Proposed ballot measures at 3M and Target call for a study of the feasibility of restricting political donations.
Having failed to kill political giving policies at two of Minnesota's biggest corporations last year, investors opposed to contributions of company general funds to candidates and super PACs have hit on a new strategy:
Study them to death.
Activists have introduced a pair of nearly identical ballot measures at 3M and Target for consideration at upcoming annual meetings. Each proposal asks shareholders to approve preparation of a report on the feasibility of forbidding political donations from any source other than corporate political action committees.
These requests mirror investor initiatives at ExxonMobil, EQT and Bank of America by other activist shareholders.
The approach contrasts with calls made last year for an outright ban on general fund political contributions at 3M and Target. Each of those measures garnered only a few percentage points of support.
"It's hard to get institutional shareholders to vote for measures this edgy," said Shelley Alpern, of Clean Yield Asset Management, the company bringing this year's 3M study proposal. "In general, they are more likely to vote for a report."
Alpern called the 5 percent support for last year's 3M's political spending ban "depressingly low." But she said it began a longer process of incrementally gaining support for keeping general funds that could go for company investments or shareholder distributions out of the hands of politicians or their surrogates.
The fight over corporate donations in Minnesota erupted with revelations that several prominent Minnesota companies made six-figure donations to an outside spending group that supported Republican Tom Emmer in the state's 2010 governor's election.
Target, which gave $150,000 to the political group Minnesota Forward, suffered from bad publicity and boycotts because of Emmer's opposition to gay rights. Several other publicly traded corporate giants, including 3M, Best Buy, Pentair Inc., and Regis Corp., each gave at least $100,000 to that same group.
Alpern said she was "flabbergasted' that 3M and others would take "such huge risks with their reputation."
A spokeswoman for 3M said the company had no comment on the proposal to study a ban on political giving from the general funds.
"Our position will likely be stated in our proxy," said Jacqueline Berry, referring to a document that will be published before 3M's annual meeting.
A shareholder vote to stop Target from making political contributions from the company's general funds failed overwhelmingly last year, getting less than 5 percent support. This year's feasibility study proposal comes from a pair of North Carolina shareholders, Stephen Johnson and Marnie Thompson, coordinating with a group called Responsible Wealth.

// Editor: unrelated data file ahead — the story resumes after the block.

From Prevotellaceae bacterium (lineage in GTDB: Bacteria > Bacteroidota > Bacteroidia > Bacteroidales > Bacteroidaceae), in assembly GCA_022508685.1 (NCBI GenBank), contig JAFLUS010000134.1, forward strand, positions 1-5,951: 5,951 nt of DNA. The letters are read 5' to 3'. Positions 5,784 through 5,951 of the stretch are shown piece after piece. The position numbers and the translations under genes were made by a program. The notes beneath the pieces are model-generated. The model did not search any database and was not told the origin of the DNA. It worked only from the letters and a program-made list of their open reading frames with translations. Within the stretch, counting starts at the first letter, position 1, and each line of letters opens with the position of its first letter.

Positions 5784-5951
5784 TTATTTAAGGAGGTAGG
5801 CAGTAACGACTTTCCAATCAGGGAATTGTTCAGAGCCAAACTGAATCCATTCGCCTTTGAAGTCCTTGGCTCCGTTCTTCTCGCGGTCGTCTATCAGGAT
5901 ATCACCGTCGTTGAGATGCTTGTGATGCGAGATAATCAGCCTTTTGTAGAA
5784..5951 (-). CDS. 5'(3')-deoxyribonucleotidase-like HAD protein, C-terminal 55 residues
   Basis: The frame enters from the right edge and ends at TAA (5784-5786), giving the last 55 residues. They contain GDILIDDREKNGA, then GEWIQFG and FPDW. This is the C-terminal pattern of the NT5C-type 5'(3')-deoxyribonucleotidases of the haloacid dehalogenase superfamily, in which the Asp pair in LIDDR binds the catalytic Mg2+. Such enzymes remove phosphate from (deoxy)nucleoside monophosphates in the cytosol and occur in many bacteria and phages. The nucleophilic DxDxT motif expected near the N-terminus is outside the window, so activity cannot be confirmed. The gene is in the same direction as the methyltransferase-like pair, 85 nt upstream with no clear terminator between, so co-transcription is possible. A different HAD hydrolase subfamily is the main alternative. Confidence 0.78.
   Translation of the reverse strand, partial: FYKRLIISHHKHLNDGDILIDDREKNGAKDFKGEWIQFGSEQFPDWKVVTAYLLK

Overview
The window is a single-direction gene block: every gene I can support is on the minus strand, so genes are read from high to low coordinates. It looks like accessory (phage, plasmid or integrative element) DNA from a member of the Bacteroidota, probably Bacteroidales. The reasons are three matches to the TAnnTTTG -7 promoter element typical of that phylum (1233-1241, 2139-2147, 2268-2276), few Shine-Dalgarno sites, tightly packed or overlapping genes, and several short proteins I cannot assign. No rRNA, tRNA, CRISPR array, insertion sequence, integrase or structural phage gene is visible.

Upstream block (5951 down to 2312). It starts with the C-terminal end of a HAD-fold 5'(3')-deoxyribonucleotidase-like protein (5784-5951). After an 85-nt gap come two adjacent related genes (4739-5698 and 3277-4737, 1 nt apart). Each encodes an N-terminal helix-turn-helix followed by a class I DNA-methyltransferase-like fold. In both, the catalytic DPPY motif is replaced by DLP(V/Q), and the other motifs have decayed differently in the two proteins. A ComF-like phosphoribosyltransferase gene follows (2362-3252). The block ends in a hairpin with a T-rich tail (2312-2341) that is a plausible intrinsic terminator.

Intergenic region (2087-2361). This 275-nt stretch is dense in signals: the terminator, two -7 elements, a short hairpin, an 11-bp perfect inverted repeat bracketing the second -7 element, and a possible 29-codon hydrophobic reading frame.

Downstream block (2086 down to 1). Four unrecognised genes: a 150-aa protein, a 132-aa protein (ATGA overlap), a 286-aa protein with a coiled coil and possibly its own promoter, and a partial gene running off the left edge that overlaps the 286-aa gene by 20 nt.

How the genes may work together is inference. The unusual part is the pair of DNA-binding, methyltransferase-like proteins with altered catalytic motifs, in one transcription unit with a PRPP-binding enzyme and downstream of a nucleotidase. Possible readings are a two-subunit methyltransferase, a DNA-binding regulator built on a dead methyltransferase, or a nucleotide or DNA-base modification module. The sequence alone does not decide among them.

Representatives of Responsible Wealth talked with Target officials on Tuesday morning about the study to forbid general fund giving. After the Emmer situation, Target introduced stricter oversight of political donations but maintained the right to give money to politicians and political causes out of its treasury.
"With any organization you entrust leadership to take care and be good stewards," said Johnson, who with his wife has owned roughly 2,000 Target shares for a dozen years. "But when you deal with the political process, you enter a whole different realm."
In a statement, Target spokeswoman Molly Snyder declined to discuss Johnson's proposal for a study of political giving. She also did not answer questions about whether the company would oppose the measure or try to keep it off the shareholder ballot at the annual meeting.
"Target has not yet issued our proxy or announced the date of the 2013 [shareholders'] meeting," Snyder said. "Therefore, it would be premature to discuss it further at this time."
Responsible Wealth director Mike Lapham said he is trying to convince Target to set an example.
"Generally, Target has had good-faith conversations about these issues," he said. "They have become a poster child for political contributions in a way they don't want to be. Now, they have a chance to be a leader in how to do things."
The battle to stop corporate political contributions depends on getting at least minimal levels of support in this year's annual meetings, said Alpern of Clean Yield. "In the first year of a proposal you have to get at least 3 percent support to submit it a second year. In the second year you have to get at least 6 percent support to submit it for a third year. In the third year and every year after that, you need 10 percent support to resubmit it."
Clean Yield and Responsible Wealth hope to reach those thresholds not only by trying to be less confrontational, but also by meeting with businesses that advise institutional investors on proxy voting.
Clean Yield will also "go directly to asset owners," Alpern said. "We'll talk to the big pension funds and big religious investors."
Jim Spencer • 202-383-6123